It was sad and poignant and exciting--a fitting end to the best drama on television for 63 episodes from 2001 to 2005.

Sunday, August 21, 2005

Spitting Hairs: A Porn Dilemma

As I was telling some acquaintances about the Porn-A-Thon being held at Faultline (4216 Melrose) on today (proceeds to benefit Being Alive Los Angeles an organization on whose Board of Directors, I serve) from 1-7 pm an interesting question was asked: "Will they have barebacking porn there?" The tone was disapproving, and it made me stop and think. As a Board Member, should I know the answer to this question? But there were even more interesting underlying philosophical questions....

The question is, does images of men having "bareback" (unsafe, no condoms) sex with each other cause people to fetishize and long to also engage in such behavior, or is it a safe sexual outlet to watch sexual behavior that the viewer (or voyeur) will not engage in, but is still aroused by? Does it matter if the people on screen are now dead, or that the unsafe activity happened before AIDS, say circa 1975-80? What if the "performers" are HIV+ and have agreed to engage in bareback sex with other HIV+ men? (Of course there are other STDs which could be transmitted through the unsafe sex besides HIV.)

The person who asked the question thought that all barebacking porn should be banned, except perhaps for porn which is clearly dated prior to the AIDS epidemic. To, me the question is analogous to the violence on television question. Does seeing images of violence on television and in video games make people more violent? How suggestible are humans to moving images? The cliché is that "a picture is worth a thousand words," of course. So, is a moving picture worth a thousand thousand words?

Last night I saw Brian Graden, openly gay President of MTV Networks recieve a 2005 Equality Award from the founders of South Park. During his acceptance speech, Graden extolled the impact of the media. For example, he cited the polling result from MTV research that people in high school are much more supportive of equal rights for same sex couples, particularly the legalization of same-sex marriage, than their older peers. This he said, is a result of MTV's pioneering and inclusive programming.

So, if one accepts the premise that viewers are influenced by the images they see, then it seems like one should promote the idea that barebacking porn is dangerous. However, for me, there's still a distinction on defining exactly what kind of influence images of unsafe sex between men will have on other men who have sex with men. Why make the assumption that the primary effect will be to encourage the production of similar images, in real life with the viewer in the "star" role?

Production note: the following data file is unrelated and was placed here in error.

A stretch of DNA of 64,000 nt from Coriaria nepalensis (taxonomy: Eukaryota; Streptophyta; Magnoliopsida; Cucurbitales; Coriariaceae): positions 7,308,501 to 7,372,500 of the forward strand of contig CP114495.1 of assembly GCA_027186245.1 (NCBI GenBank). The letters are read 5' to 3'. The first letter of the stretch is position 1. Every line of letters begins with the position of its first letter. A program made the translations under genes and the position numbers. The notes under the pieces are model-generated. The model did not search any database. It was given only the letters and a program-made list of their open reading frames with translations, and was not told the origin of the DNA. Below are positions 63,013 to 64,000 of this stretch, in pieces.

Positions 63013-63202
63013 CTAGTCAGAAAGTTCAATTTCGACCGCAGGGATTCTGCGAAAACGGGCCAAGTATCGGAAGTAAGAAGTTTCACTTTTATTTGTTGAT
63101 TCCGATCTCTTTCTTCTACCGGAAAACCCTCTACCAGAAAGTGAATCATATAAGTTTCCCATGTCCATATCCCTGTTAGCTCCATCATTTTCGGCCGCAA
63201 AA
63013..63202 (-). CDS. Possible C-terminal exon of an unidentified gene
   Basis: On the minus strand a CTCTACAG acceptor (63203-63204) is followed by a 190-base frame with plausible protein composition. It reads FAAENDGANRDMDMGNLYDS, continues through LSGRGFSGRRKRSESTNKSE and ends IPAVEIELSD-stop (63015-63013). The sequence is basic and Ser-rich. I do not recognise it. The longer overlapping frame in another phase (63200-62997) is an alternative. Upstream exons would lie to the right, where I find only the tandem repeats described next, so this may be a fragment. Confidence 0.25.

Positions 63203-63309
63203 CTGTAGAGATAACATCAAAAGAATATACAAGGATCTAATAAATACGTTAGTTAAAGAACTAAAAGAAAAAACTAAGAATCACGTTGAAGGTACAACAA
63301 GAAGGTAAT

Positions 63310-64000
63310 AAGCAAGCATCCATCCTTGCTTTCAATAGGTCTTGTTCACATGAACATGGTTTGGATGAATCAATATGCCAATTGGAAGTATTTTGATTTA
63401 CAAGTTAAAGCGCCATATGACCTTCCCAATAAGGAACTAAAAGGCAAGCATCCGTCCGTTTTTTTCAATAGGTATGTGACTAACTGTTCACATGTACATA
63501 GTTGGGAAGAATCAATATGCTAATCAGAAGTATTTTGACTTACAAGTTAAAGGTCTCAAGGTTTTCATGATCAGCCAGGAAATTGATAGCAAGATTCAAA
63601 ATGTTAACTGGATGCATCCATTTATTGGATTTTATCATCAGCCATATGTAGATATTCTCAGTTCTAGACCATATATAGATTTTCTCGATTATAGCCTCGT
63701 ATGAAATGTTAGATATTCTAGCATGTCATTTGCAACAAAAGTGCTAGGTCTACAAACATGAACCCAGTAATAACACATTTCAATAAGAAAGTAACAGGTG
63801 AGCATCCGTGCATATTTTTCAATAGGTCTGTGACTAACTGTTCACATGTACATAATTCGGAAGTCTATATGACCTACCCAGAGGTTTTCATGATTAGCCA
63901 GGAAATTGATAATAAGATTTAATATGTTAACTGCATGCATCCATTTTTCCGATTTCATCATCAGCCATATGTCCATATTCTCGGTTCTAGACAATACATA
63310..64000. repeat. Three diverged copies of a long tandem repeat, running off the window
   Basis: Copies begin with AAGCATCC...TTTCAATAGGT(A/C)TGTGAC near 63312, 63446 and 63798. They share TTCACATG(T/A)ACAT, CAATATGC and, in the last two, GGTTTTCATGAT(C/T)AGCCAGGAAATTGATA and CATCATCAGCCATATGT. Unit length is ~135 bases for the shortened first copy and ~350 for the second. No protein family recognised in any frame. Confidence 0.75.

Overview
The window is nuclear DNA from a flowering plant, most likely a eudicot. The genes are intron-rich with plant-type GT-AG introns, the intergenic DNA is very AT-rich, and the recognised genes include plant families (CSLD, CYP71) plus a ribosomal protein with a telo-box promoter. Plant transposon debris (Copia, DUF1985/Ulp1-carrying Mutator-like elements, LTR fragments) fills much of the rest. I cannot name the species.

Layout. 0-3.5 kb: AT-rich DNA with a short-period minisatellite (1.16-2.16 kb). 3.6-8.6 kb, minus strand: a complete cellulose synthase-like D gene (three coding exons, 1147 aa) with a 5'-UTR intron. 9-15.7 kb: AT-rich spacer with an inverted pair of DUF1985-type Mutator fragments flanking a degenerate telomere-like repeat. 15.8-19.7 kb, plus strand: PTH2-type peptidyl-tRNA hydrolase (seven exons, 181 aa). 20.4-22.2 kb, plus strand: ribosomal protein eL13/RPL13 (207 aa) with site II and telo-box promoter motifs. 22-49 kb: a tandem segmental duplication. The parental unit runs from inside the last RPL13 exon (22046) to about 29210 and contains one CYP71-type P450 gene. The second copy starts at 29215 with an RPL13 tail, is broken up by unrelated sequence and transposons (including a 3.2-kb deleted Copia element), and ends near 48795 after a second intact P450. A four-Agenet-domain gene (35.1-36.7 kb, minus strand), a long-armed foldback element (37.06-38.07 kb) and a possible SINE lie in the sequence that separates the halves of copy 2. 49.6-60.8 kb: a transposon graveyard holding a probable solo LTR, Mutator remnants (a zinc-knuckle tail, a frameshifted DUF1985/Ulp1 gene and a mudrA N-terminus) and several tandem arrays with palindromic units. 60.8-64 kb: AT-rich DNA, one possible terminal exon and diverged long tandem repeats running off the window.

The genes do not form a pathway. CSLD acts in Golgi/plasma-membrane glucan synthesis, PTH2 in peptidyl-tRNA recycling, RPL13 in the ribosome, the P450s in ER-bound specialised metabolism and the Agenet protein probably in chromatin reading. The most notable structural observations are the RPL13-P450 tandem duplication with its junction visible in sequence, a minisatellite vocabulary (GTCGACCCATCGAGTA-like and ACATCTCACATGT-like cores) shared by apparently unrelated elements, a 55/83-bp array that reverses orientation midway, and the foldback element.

Saturday, August 20, 2005

A Tale of Two Cities: S.D. and L.A.

San Diego. Lesbian Mayor (Toni Atkins). Lesbian County District Attorney (Bonnie Dumanis). Uppity city council.

The San Diego City council voted unanimously last Monday to prohibit write-in candidates from run-off elections. City Councilwoman Donna Frye, who as a write-in candidate had more votes than the official candidates in the run-off for Mayor last November voted for the ordinance. The "winner" of last November's election, incumbent Dick Murphy resigned effectively July 15th, and his successor citycouncilman Michael Zucchet resigned after he was indicted by a federal grand jury investigating municipal corruption 5 days later. Openly Lesbian Citycouncilwoman Toni Atkins became acting mayor. Sensing an opportunity, Steve Padilla, the mayor of neighboring Chula Vista, came out of the closet also.

Los Angeles. Latino Mayor (Antonio Villaraigosa). Latino City District Attorney (Rockey Delgadillo). Uppity city council.

The Los Angeles City council last week failed to endorse Mayor Villaraigosa's plan to extend the City's contract to continue hauling trash out to the Sunshine Canyon Landfill after it expires on July 1, 2006. They also couldn't agree on who should be the next City Legislative Analyst. This from the same council that a few short weeks ago "unanimously" endorsed(apparently Bernard Parks and Grieg Smith walked out of the room before the voice vote on) gay marriage.

Friday, August 19, 2005

Kanye West Tries To Put Gay and Hip-Hop Together

This Quick Takes item in Friday's Los Angeles Times Calendar section caught my eye: "Rapper calls for truce over 'gay.'" Apparently, Grammy-winning rapper and producer Kanye West made the comment that "Not just hip-hop, but America just discriminates. And I wanna just, to come on TV and just tell my rappers, just tell my friends, 'Yo, stop it.'" Word, bruh! 50 Cent and Eminem were unavailable for comment to respond to this blog post.